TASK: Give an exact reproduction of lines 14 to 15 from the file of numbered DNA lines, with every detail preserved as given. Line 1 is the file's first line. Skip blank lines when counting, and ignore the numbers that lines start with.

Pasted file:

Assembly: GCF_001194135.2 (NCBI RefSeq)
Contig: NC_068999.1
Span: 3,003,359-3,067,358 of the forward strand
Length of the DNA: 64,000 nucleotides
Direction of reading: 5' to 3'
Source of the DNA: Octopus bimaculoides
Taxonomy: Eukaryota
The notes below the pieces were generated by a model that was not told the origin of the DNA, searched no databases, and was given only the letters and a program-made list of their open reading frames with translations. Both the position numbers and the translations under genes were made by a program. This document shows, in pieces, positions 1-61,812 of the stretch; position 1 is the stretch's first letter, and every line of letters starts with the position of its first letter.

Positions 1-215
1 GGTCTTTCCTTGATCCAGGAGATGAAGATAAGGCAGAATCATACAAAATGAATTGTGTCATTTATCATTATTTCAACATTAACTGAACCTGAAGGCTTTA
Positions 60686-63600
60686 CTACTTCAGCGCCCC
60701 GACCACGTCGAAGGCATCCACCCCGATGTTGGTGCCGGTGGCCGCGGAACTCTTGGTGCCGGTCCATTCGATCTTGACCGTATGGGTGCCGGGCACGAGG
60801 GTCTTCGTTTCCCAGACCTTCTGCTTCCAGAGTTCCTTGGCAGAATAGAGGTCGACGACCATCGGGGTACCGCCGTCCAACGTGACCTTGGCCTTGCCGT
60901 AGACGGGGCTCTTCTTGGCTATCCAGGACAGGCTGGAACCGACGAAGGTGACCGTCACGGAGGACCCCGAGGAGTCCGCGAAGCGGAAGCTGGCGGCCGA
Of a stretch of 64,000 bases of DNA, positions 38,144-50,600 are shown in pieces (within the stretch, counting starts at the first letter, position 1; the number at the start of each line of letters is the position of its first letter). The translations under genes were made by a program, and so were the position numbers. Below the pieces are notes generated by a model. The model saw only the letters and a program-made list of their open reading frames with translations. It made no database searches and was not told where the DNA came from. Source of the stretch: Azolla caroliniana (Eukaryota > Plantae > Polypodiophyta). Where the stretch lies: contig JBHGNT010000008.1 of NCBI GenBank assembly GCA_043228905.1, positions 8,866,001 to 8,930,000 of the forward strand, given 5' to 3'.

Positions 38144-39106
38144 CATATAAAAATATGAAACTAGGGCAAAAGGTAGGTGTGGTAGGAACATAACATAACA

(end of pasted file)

60801 GTCTTCGTTTCCCAGACCTTCTGCTTCCAGAGTTCCTTGGCAGAATAGAGGTCGACGACCATCGGGGTACCGCCGTCCAACGTGACCTTGGCCTTGCCGT
60901 AGACGGGGCTCTTCTTGGCTATCCAGGACAGGCTGGAACCGACGAAGGTGACCGTCACGGAGGACCCCGAGGAGTCCGCGAAGCGGAAGCTGGCGGCCGA